On the contrary, fewer layers will result in a thin and fragile sole, potentially causing it to break after a short period of use.
Leather also tends to absorb water with time, despite treatments administered to it to prevent this. This can lead to a host of problems down the line, often rendering the shoes unusable if often exposed to water.
Rubber, comparatively, is almost indestructible if produced at a high quality, and it is extremely resistant to water. This makes it extremely durable; however, it is also prone to cracking. Once the rubber cracks, water will seep in, and your shoe will no longer be water-resistant.
Rubber can become cracked relatively easily, and this is even more likely to occur if you attempt to dry the rubber on a heat source after it has been wet in the rain.
What about Elegance and Aesthetics?
Leather is generally considered to be the more elegant option when it comes to the soles of your dress shoes. This is not only because it is the more traditional and classic material, but because leather soles are usually thinner and tighter than the rubber alternatives.
This means that the shoe will be significantly more elegant and formal. If, however, the leather sole is not properly cut tightly, the shoe will look crooked and unattractive.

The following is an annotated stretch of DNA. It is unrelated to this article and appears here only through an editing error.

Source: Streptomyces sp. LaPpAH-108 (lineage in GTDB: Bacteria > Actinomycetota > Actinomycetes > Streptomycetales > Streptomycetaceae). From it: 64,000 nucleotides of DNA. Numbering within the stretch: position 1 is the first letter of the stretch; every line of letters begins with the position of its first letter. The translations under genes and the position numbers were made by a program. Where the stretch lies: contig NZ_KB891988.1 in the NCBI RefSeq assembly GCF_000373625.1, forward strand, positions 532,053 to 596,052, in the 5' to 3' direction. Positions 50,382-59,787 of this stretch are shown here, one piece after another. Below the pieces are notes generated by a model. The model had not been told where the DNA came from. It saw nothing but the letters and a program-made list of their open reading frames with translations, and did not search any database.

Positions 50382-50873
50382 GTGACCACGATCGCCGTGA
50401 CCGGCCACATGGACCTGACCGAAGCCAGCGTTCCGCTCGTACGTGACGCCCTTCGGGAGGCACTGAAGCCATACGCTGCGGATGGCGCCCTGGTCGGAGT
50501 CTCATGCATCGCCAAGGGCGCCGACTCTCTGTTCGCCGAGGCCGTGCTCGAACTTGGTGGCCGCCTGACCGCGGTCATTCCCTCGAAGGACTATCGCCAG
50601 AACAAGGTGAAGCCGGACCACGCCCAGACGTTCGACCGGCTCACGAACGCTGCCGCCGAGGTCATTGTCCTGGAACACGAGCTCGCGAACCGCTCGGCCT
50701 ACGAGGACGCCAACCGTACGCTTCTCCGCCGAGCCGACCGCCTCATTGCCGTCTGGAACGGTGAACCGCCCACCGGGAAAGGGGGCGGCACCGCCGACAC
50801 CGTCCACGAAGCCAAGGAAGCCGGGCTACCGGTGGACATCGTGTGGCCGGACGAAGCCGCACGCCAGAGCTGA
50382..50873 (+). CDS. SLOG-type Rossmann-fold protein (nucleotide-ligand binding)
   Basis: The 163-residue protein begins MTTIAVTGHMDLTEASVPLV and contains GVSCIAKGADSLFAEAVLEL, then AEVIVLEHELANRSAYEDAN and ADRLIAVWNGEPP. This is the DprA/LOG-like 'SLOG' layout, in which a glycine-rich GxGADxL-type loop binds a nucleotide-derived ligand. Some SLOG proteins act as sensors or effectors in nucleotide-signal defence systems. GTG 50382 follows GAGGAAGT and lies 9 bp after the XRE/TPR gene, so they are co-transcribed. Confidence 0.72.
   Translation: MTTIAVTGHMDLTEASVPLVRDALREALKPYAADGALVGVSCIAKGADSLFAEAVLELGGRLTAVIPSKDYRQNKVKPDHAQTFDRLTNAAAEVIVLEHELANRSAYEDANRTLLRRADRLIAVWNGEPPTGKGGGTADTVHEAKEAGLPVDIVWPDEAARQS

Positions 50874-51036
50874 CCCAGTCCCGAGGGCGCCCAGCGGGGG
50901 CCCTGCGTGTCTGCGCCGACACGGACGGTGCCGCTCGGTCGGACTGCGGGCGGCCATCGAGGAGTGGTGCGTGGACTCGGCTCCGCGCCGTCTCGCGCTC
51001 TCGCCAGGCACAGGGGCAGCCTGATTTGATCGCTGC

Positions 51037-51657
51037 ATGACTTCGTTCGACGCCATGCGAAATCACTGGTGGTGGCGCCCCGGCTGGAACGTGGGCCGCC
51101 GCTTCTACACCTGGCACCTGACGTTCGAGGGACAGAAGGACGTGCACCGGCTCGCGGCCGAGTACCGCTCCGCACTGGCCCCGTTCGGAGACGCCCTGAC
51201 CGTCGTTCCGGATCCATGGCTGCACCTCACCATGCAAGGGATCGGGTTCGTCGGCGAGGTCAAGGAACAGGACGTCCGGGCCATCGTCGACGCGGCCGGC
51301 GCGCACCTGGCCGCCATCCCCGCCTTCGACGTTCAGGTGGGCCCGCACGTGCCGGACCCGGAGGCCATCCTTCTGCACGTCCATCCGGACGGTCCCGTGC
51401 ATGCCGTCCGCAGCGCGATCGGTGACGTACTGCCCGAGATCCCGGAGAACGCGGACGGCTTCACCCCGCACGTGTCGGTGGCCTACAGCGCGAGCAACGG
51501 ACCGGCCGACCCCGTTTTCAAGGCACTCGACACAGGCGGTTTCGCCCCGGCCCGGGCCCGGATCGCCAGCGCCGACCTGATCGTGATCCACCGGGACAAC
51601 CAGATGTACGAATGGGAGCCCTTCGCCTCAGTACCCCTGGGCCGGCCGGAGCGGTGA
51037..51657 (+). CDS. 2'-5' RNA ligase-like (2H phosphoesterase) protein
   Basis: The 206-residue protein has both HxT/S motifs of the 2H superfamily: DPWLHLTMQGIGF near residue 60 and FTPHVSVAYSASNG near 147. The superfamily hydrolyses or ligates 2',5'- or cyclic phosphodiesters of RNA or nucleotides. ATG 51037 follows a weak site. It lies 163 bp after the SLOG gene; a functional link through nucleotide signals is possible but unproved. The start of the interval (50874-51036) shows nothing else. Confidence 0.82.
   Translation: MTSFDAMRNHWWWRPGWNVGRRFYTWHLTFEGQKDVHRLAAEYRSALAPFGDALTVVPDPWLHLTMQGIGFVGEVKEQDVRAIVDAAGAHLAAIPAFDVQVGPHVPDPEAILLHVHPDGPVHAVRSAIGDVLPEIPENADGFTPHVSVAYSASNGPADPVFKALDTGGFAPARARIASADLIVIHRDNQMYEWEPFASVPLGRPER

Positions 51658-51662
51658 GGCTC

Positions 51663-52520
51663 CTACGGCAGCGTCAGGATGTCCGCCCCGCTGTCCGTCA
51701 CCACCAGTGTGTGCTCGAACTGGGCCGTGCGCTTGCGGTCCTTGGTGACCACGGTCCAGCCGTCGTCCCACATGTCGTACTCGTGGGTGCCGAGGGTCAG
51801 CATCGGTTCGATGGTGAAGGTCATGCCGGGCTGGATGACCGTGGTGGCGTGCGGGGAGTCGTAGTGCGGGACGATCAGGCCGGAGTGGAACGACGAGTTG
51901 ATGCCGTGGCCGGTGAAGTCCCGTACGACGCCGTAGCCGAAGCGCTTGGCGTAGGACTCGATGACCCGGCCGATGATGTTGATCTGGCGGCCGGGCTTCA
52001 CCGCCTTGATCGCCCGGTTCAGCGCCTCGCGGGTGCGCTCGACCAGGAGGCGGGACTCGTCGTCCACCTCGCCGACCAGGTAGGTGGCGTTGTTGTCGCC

Rubber is considered to be far less elegant than leather for the sole of a dress shoe. This is because rubber soles tend to make the shoes look chunky, but some rubber sole manufacturers have managed to produce soles that are relatively thin, making them far more elegant in this case.
Grip is Important, too
Rubber soles tend to have excellent grip, whereas leather soles do not. This makes it difficult to wear leather-soled shoes outdoors, as they can be slippery and cause an accident. As the leather is used and becomes scratched, however, the grip improves significantly.
To compensate for the lack of grip in leather soles, some manufacturers have opted to add rubber studs to the bottom of the soles. This option allows for the elegance of a leather-soled shoe with the practicality and grip of rubber.
From the above, it is clear there are some substantial differences between rubber soles and leather soles in a dress shoe. How these pros and cons interact with your needs will determine which type of sole is best for you.
Perhaps you’re a traditionalist, and only the original leather sole will work for you. Perhaps you’re open to trying something contemporary and practical, and if so, the rubber sole will be your best bet.
The third alternative is a hybrid between the two shoe types, essentially offering the best of both worlds. The choice is yours, and it is hoped that by reading this, you will be sufficiently equipped to make the best decision for yourself.
Shoe Hero: Leather vs. Rubber Soles
Allen Edmonds: Our Soles
Gentleman’s Gazette: 4 Biggest Men’s Dress Shoe Mistakes
Beckett Simonon: What’s So Special About Leather Soles?
Liv Hipp: Leather Soles vs. Rubber Soles
Stridewise: Pros and Cons leather Soles
Hand Dyed Shoe Co.: What Sole is Best Leather or Rubber
Undandy: Leather or Rubber Soled Dress Shoes
The Shoe Snob Blog: Leather Soles vs. Rubber Soles